BOSTON -- For weeks we have heard about Kyrie Irving reportedly taking his talents to Brooklyn next season.
Well, he may not be the only Celtics player ballin’ for the Nets in the near future.
In addition to Kyrie Irving, Al Horford is another potential addition to what could be an immense offseason haul for the Nets, according to a league source.
The source cited three main reasons why 32-year-old Horford is a viable option for the Nets.
ON THE RISE
Brooklyn is coming off a return to the playoffs following a three-year hiatus. The Nets were one of the peskiest, hardest-playing teams in the East and garnered the praise of many including Celtics players and coaching staff.
Celtics head coach Brad Stevens was among the first to publicly proclaim last season's Nets squad was good enough to be in the playoffs.
“I’d be surprised if this team’s not in the playoffs,” Stevens told reporters back in January. “They’re awfully good. Again, they’re really well-coached. I love the way they play. They play hard, they play together. Everybody knows what they’re supposed to do and they do it every night. They don’t get outside of it. Shooters shoot, drivers drive, guys that can do both do both, rollers roll. They look like a team. They’ve done a great job of building that over time. (Head coach) Kenny (Atkinson) has done a great job, his staff’s done a great job and they’ve got good players.”
But the Nets realized that they had to add great talent; the kind that can build off of last season’s first-round exit to the Philadelphia 76ers.
The Nets didn’t waste much time once the season ended by swinging a deal with the Atlanta Hawks that created a pair of max-salary slots, presumably to bring in Irving and one of his best friends, Golden State Warriors star Kevin Durant.
However, Durant’s Achilles injury in the playoffs complicated matters.
While the Nets are still among the teams whose interest in Durant remains strong as ever despite an injury that’ll likely keep him out for most if not all of the 2019-2020 season, there’s a growing sense among league executives that he’ll re-sign with the Warriors.
And with the framework for an Anthony Davis trade to the Los Angeles Lakers already agreed upon, Brooklyn will find itself in the market for a max or near-max salary player who provides versatility, experience and can make a difference on the floor.
Horford checks off all those boxes.
Horford is given a lot of credit for how he went from being a back-to-the-basket player to one of the best “stretch” bigs in the NBA in a very short period of time.
His evolution into a three-point threat began under the tutelage of Atkinson, an assistant coach with the Atlanta Hawks at that time who now is Brooklyn's head coach.
The two maintained a strong relationship even after Horford left for Boston and Atkinson assumed his first head coaching job in the league with the Nets.
Atkinson has never held back his praise for Horford’s game, or how impressed he has been with how Stevens utilized him in a variety of ways.
“Sometimes as coaches we hold back guys sometimes,” Atkinson told reporters prior to a Brooklyn-Boston game in 2017. “I can even see with Brad he's doing even more things than he did Atlanta. I see him handle the ball a lot more at the top of the key and bringing the ball up sometimes. It's impressive. I know Al was thirsty and hungry to kind of embrace that new big man role. And he didn't shy from it. That was the thing that impressed me in Atlanta. When we asked him to do more, get out of his comfort zone, he embraced it, rather than some guys they don't embrace that role. So that's a real credit to him, and then, again, for Brad giving him the freedom to do those things."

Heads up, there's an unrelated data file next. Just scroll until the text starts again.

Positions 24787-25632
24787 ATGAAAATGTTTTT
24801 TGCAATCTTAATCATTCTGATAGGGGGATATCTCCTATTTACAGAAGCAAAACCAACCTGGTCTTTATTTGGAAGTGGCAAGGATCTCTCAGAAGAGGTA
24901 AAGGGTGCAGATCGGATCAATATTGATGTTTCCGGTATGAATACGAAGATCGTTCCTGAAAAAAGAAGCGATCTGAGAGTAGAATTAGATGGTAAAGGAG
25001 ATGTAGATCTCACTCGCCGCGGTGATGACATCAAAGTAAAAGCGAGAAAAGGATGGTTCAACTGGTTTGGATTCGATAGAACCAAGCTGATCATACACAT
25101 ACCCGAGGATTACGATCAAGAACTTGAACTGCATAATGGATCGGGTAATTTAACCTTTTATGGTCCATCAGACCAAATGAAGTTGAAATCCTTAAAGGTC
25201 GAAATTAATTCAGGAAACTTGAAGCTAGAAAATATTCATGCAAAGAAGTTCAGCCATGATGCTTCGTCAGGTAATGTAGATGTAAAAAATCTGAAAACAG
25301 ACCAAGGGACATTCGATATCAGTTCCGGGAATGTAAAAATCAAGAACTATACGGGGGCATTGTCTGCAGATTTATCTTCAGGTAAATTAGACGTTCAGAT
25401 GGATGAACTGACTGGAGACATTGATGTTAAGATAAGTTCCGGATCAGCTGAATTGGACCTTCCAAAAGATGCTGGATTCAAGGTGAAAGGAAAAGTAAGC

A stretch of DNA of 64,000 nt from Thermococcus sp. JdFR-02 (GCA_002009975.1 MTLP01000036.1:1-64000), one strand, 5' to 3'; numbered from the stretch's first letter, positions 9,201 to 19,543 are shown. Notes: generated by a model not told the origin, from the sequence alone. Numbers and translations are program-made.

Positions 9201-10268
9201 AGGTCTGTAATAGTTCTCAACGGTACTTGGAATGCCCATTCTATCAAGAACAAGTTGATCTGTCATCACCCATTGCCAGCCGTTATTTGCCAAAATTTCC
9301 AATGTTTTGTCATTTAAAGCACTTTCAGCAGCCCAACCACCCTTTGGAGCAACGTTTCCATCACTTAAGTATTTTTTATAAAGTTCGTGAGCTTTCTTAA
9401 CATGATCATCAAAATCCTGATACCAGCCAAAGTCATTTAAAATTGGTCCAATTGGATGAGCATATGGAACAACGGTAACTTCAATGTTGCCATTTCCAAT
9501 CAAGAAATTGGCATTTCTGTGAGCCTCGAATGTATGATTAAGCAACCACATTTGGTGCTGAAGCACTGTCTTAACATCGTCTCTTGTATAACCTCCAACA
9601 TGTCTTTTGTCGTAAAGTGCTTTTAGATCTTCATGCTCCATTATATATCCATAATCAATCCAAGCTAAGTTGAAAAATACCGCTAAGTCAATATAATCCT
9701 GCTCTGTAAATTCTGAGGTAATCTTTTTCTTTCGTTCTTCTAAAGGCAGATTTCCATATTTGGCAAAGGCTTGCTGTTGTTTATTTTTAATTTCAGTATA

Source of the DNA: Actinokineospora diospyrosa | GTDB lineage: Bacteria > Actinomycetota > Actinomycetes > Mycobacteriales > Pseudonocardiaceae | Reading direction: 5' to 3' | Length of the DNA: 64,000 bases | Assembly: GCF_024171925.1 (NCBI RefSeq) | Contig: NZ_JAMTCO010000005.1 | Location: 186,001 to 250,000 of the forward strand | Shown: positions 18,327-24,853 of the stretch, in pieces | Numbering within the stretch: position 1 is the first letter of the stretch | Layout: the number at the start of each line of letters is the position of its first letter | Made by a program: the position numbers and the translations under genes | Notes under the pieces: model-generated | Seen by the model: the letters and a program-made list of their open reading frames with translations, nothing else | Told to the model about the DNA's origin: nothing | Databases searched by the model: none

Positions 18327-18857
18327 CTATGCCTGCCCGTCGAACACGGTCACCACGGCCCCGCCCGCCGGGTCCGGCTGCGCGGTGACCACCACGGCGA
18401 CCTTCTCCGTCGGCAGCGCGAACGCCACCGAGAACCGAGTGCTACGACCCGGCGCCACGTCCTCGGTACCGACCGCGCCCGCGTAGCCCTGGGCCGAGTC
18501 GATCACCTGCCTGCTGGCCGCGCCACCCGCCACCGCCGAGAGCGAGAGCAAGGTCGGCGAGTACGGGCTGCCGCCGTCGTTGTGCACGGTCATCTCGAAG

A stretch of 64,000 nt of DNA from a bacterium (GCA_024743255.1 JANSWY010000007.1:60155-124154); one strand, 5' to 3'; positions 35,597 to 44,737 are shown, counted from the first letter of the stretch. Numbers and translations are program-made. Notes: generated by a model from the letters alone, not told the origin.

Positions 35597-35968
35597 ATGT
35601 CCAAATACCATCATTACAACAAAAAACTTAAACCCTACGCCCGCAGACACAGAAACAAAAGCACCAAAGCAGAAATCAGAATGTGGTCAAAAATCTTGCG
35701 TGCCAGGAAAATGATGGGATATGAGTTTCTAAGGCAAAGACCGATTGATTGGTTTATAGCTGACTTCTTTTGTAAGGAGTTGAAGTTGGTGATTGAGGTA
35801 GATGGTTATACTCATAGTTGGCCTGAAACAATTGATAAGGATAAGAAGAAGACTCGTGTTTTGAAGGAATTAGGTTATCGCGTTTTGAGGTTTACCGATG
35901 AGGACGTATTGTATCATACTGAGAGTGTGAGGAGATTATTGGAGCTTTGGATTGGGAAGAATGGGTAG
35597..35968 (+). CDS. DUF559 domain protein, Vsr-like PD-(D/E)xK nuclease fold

SALARY CAP SPACE
When the Nets agreed to trade Allan Crabbe to the Atlanta Hawks, it generated enough salary cap space for the Nets to sign a pair of max-salary players. So with Irving expected to join them this summer, there’s room for Horford as well.
Horford, who became a free agent after opting out of the final year of his deal with Boston that would have paid him $30.1 million for this upcoming season, had made no secret about being open to the idea of taking less money than a max salary for the security of additional years with a title contender.
It is that latter dynamic in all this - finding a title contender - that league executives believe more than anything else factored in Horford’s decision to opt out of his contract and eventually walk away from a new deal in Boston.
It's also unclear if the Celtics, well aware that they’re likely to not be in title contention this season, were willing to provide the kind of salary or number of years Horford was seeking with the knowledge that they’re not necessarily built to be among the elite teams even with his return.
Meanwhile, the Nets already have a young all-star in D’Angelo Russell, who is a free agent this summer, as well. They have a young big in Jarrett Allen whose presence would allow Horford to play both power forward and center at times, if needed. And while Boston’s offense had its share of ups and downs last season, the pick-and-roll/pick-and-pop game between Irving and Horford was strong.
And while Celtics fans will certainly be disappointed to see Al Horford leave, there’s a lot about where Brooklyn is now that makes a lot of sense for Horford in achieving both his individual as well as team goals going forward.
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